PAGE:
Microsoft has filed a patent infringement actionagainst Salesforce.com.
1. Method for mapping between logical data and physical data
2. System and method for providing and displaying a web page having an embedded menu
3. Method and system for stacking toolbars in a computer display
4. Automated web site creation using template driven generation of active server page applications
5. Aggregation of system settings into objects
6. Timing and velocity control for displaying graphical information (2 counts)
7. Method and system for identifying and obtaining computer software from a remote computer
8. System and method for controlling access to data entities in a computer network
I make no comment on the legal validity of these claims. On the broader issue though, Microsoft says this:
Microsoft has been a leader and innovator in the software industry for decades and continues to invest billions of dollars each year in bringing great software products and services to market. We have a responsibility to our customers, partners, and shareholders to safeguard that investment, and therefore cannot stand idly by when others infringe our IP rights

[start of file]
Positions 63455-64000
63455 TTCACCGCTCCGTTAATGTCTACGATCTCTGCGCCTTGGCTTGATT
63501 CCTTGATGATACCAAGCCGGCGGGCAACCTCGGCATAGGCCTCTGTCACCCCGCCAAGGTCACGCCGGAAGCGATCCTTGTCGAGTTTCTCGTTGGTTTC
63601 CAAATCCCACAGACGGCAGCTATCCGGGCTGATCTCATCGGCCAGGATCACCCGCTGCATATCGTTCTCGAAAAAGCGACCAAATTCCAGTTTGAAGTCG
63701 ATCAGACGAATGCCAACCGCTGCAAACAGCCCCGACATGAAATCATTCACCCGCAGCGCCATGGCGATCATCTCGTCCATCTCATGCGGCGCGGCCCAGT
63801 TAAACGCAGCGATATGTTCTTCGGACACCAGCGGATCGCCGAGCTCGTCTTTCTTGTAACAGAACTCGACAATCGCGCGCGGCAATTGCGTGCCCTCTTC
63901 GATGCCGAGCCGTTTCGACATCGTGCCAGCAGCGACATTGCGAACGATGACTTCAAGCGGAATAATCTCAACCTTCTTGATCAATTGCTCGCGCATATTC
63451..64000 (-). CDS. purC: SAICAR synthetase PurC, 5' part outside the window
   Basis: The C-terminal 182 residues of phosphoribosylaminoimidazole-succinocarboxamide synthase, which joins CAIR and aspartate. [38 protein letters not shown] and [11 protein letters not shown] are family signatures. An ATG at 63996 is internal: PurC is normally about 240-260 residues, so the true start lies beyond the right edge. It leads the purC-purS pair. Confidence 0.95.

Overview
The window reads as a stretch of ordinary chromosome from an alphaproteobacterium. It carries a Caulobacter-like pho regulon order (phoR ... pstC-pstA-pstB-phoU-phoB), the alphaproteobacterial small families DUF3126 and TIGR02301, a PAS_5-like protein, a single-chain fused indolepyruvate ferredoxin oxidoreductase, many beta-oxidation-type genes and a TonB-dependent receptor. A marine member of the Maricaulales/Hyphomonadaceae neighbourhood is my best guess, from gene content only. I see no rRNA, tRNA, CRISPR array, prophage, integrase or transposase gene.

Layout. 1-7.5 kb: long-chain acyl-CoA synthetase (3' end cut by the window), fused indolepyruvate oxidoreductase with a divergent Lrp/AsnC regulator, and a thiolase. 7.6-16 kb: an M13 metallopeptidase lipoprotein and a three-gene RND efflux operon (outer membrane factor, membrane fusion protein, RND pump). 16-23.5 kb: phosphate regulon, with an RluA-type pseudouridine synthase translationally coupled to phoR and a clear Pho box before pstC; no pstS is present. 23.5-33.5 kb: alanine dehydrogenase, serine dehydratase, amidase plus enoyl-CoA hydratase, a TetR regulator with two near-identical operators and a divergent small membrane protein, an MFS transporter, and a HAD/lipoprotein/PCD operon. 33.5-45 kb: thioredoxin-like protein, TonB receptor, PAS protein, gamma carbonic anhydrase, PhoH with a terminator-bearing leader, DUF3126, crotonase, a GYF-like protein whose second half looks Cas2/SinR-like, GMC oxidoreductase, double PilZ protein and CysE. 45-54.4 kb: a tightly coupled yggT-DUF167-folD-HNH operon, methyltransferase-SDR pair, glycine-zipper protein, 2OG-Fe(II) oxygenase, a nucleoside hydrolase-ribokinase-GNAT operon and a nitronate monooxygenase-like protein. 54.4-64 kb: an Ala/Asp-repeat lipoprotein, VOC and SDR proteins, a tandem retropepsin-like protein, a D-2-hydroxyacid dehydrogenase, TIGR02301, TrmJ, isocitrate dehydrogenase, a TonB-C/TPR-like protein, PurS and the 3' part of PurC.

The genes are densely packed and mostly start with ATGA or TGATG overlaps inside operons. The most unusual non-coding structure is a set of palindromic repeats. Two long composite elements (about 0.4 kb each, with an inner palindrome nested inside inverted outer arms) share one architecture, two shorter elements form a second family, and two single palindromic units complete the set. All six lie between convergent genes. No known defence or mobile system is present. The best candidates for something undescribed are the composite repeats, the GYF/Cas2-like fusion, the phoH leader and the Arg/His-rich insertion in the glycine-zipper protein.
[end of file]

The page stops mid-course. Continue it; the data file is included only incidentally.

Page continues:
My observation is that I have seen Salesforce.com shake up the industry by making its multi-tenant online application and platform work for its customers. Although there are some parallels, the Salesforce.com platform is more radical than Microsoft Azure and has more potential to reduce costs, because it is based on a single shared application, rather than being a hosted platform for custom applications. The differences are not absolute, because the Force.com platform also supports custom applications, and Microsoft also offers multi-tenanted applications, but if you look at the core propositions the distinction is valid.
Again, I have no idea what the legal outcome will be, but from a public relations perspective this does not look good for Microsoft. It raises the question: is Microsoft litigating because it cannot succeed in the market?
Small companies and patent trolls sue large companies because they have little to lose, and potentially a lot to gain. Large companies show more restraint. I have always assumed that there are thousands of plausible patent infringements among the largest technology companies, and that the industry would descend into a kind of litigation meltdown if all of them were pursued, to nobody’s benefit other than lawyers.
The question then: why is Microsoft going after Salesforce.com now?